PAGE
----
Centrifugal compressors offer several opportunities for energy savings. Some of the typical saving opportunities lie in: Anti-fouling coating resulting in improved performance over longer period of time 2) Using non-metallic labyrinth seals which can produce lower clearance and also deform slightly 3) Changing of seals to dry gas seals from wet seals. 4) Performance enhancement using water or liquid washing systems.
Below are some case studies outlined in the paper, “Carbon Foot Print Reduction Techniques With Rotating Machinery,” by Vasanth Bhat and Quek Ser King Aaron of Singapore Refining Company presented at the 2016 Asia Turbomachinery & Pump Symposium.
The wet Gas compressor in FCC unit was proving to be a limiting as at the end of a four year run the compressor internal would be fouled and the extent of fouling would be so high that the steam turbine driver was not able to attain maximum speed conditions. So when a capacity creep was initiated it was considered if it was necessary to upgrade the compressor to handle higher flow with an incremental capacity increase in the steam turbine capability. The compressor OEM suggested that a more cost effective approach could be to coat the compressor rotor with anti-foulant coating
With a minor upgrade to the turbine the machine was put into to operation and this time around the compressor managed to operate at max operating speed at the end of the run without limiting plant through put. The coating managed to withstand the four and half years of continuous operation.( refer photo 2)
Lesson learnt: a) Initially it was assumed there would be no change required to the rotor or other parts but on assembly it was observed that the labyrinth seals rubbed against the rotor when the horizontal split casing was tightened. It was realized the coating thickness ate up the clearance resulting in jamming of the compressor rotor. b) The fouling in the compressor rotor reduced but the foulant continued to foul the as flow passages of the stationary diaphragms. We are considering providing a coating to the stationary parts as well so that the performance of the machine could be maintained. Option 2: Change to non-metallic labyrinth seal has been attempted but has not been very successful due to poor gas conditions resulting in rapid wear. The refrigeration compressor (refer photo 3) have these type of seals and there is no direct comparison data to show the difference in performance with a normal seal. Generally it has been accepted in the industry that it would reduce the internal leakage loss which could be in most cases be around 2%, so depending on the size of the machine the benefits could outweigh the costs. In terms of costs there could be a fivefold increase in costs between conventional labyrinth seals and use of non-metallic material.
Change from wet seals to dry gas seals
The wet gas compressor in the FCC (Fluid Catalyst Cracking ) unit had wet seals which had its own wet seal system. This seal system requires seal oil pumps, exchangers and the wet seal consumes some power loss. Due to reliability issues with the wet seal the compressor was retrofitted with dry gas seals and thus eliminated the need for a seal oil system and its associated losses. In many installation similar to this seal oil reclamation units are attached which also need power for pumps, heaters etc. The annual operation costs for seal oil system just based on energy costs was in the tune of US$150,000 per annum in this case. It could be higher or lower depending on the size of the prime mover for the seal oil systems. A typical loss in wet contact seals compared to dry gas seals would be in the range of 10 to 15 KW per casing, again a small number but when seen as a total system can prove to be significant.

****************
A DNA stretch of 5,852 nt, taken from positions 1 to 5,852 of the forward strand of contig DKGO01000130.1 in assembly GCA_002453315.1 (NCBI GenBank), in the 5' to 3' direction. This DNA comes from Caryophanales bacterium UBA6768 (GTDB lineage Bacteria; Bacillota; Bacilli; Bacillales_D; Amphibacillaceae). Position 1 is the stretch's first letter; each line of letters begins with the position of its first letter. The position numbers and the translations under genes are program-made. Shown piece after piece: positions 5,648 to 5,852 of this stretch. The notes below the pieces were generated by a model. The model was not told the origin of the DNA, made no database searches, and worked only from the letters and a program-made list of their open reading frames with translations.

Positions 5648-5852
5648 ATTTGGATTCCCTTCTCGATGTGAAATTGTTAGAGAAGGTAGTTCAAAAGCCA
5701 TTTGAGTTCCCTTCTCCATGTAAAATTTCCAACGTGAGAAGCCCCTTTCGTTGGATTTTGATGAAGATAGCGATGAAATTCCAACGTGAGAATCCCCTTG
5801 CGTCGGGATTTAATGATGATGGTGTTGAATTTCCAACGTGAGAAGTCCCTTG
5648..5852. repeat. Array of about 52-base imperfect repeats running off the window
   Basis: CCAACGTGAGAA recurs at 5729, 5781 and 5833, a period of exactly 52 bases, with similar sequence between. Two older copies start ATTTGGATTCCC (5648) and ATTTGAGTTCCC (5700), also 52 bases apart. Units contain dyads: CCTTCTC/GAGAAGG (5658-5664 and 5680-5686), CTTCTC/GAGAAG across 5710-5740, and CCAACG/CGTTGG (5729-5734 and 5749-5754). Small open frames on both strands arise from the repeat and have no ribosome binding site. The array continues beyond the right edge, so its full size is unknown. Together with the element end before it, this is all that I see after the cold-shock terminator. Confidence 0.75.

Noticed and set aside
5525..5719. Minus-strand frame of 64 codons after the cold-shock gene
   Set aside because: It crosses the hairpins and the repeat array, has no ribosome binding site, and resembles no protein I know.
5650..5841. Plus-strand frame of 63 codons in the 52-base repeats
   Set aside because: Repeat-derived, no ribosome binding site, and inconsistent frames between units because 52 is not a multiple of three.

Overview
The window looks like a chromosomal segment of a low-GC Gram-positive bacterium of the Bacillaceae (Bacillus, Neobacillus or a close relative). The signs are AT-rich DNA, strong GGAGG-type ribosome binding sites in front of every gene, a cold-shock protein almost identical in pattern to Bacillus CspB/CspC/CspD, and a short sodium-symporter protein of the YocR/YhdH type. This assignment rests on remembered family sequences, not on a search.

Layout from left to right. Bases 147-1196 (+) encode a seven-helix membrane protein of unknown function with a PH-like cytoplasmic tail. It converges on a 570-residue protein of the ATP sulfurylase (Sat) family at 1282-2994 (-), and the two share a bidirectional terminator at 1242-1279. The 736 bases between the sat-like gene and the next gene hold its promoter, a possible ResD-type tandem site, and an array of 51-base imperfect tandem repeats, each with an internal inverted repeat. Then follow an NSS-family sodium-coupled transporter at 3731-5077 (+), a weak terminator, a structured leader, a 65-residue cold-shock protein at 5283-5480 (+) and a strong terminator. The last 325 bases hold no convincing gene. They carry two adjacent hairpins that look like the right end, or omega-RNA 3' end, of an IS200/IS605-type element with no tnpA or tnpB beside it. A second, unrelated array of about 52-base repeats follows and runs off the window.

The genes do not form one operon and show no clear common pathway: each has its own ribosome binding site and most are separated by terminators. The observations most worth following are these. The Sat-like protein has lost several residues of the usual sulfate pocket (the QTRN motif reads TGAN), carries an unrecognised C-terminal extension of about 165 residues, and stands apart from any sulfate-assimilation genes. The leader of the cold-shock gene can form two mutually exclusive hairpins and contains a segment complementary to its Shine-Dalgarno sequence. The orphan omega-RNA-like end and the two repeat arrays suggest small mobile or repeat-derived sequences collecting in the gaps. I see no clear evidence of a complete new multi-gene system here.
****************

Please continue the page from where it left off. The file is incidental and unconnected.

1) As with any typical retrofit project keep some contingency in terms of schedule and costs to take care of surprise findings. 2) Keep an option for full reversal as in some rare cases Dry Gas Seals may not end up as reliable solution. 3) Depending on familiarity of the site personnel to dry gas systems we need to have a robust training program to ensure operators understand the dry gas seal panel which is more complicated in terms of looks compared to seal oil systems.
Online washing systems
Running a fouled compressor always results in higher specific power consumption. On line wash offers a quick remedy to performance degradation but has its own challenges. Water or naphtha has been used to wash but the effectiveness of the wash would depend on the location of the nozzles with respect to the fouling. With washing there are 2 major risks, namely machine could end up going to high vibration if the distribution of the fouling and the cleaning effectiveness varies with location on the rotor, secondly with dry gas seals it gets further complicated with possible risk of contamination reaching the dry gas seals and potentially resulting in its failure. Due to these risks industry has used it more effectively for gas turbines, main air blower and to much lesser extent in wet gas compressor and recycle gas compressors. Washing of steam turbine rotors has also been done but maintaining a good steam quality would be the area of focus rather than depending on water washing as a solution.
Turbomachinery Blog features postings from experts in all areas of turbomachinery, such as: gas turbines, machine diagnostics, materials, repairs, and aftermarket parts, and encourages users to participate, with reader engagement and interaction as its primary purpose.
|There are no products|